Legalise a system where the person being directly helped to die is no longer competent to make that choice for themselves. This Assisted Dying Bill would only apply to adults with mental capacity both at the time of their request and at the time of their death.
This is an emotive subject on which we have varying views

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  • I was 100% in favour of this – always have been – until last year when a close relation became terminally ill with liver failure (and a host of other problems). She was bed-ridden, doubly incontinent, losing sight, had to be fed, was declining mentally and losing her speech. When the hospital could do no more for her, she was put in a care home where she needed 24-hour care. After six weeks or so, her husband was told that henceforth her care would be chargeable, because under the NHS guidelines, her condition was not severe enough for 'continuing (i.e NHS-funded) care' . We couldn't believe it – the woman was clearly going to die within weeks. I did some research and discovered how unbelievably stringent the criteria for continuing care are. I was also shocked at the multiple processes, committees etc. involved to get this money. I further discovered that PCTs are adept at applying the guidelines in a way which I can only describe as jesuitical. There are even (no surprises here!) lawyers who will 'help you through the system'. My brother was facing costs of more than £1000 a week but we had an amazing stroke of luck. Completely by chance, an NHS inspector did an unannounced visit to the home and looked at their paperwork. He saw my sister-in-law's medical notes and on the spot reversed the 'no' decision. She died three weeks later.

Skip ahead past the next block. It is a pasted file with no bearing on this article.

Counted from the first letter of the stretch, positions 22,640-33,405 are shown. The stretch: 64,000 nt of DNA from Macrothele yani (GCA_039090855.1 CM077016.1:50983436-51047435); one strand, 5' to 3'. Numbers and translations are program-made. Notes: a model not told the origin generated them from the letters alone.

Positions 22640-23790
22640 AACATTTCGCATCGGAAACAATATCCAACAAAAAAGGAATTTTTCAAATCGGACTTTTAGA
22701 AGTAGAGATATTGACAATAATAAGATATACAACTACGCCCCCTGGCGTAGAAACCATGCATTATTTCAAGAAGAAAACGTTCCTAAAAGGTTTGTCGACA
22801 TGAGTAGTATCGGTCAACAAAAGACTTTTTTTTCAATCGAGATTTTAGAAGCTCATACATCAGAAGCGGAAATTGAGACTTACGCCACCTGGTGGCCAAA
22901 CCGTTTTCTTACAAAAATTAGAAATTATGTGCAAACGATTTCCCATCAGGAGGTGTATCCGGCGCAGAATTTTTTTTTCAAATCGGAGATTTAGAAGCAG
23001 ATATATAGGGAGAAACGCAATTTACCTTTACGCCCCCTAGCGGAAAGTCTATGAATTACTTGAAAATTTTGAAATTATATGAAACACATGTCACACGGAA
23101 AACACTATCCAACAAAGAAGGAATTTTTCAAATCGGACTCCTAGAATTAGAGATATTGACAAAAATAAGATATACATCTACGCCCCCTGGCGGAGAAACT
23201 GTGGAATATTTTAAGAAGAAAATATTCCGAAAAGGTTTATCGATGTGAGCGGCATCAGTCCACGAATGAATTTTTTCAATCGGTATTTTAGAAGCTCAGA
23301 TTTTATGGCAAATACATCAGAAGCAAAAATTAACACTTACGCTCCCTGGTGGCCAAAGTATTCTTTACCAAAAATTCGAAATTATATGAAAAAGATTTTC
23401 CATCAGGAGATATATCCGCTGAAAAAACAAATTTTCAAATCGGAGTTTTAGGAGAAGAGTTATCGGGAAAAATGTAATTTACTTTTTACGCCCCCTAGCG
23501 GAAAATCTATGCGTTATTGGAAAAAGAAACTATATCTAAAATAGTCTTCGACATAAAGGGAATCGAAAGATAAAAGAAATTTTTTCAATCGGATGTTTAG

Now that I know how truly cash-strapped the system is, I cannot see how the proposed reforms would be safe. We clearly do not have the cash needed to care adequately for the dying. Any decisions on ending life should surely be taken independently of financial aspects. In countries with a bigger health spend, e.g. in Scandinavia, I can see this happening and a good thing it would be. Here in 21st century Britain, we are simply not able to remove money from the equation.

  • If England is like the U.S., over half of all medical expenses occur in the last 6 months of life. It is an incredible economic burden to leave behind with often so little to gain, and much of what is gained is unwanted. If my dog is in pain with no hope for recovery, I cry as I put her to sleep. I do so because I would not ask her to live a life of pain for my personal gain. Yet in much of the U.S., I would not have the options for end of life treatment afforded my dog. Why do I deserve less?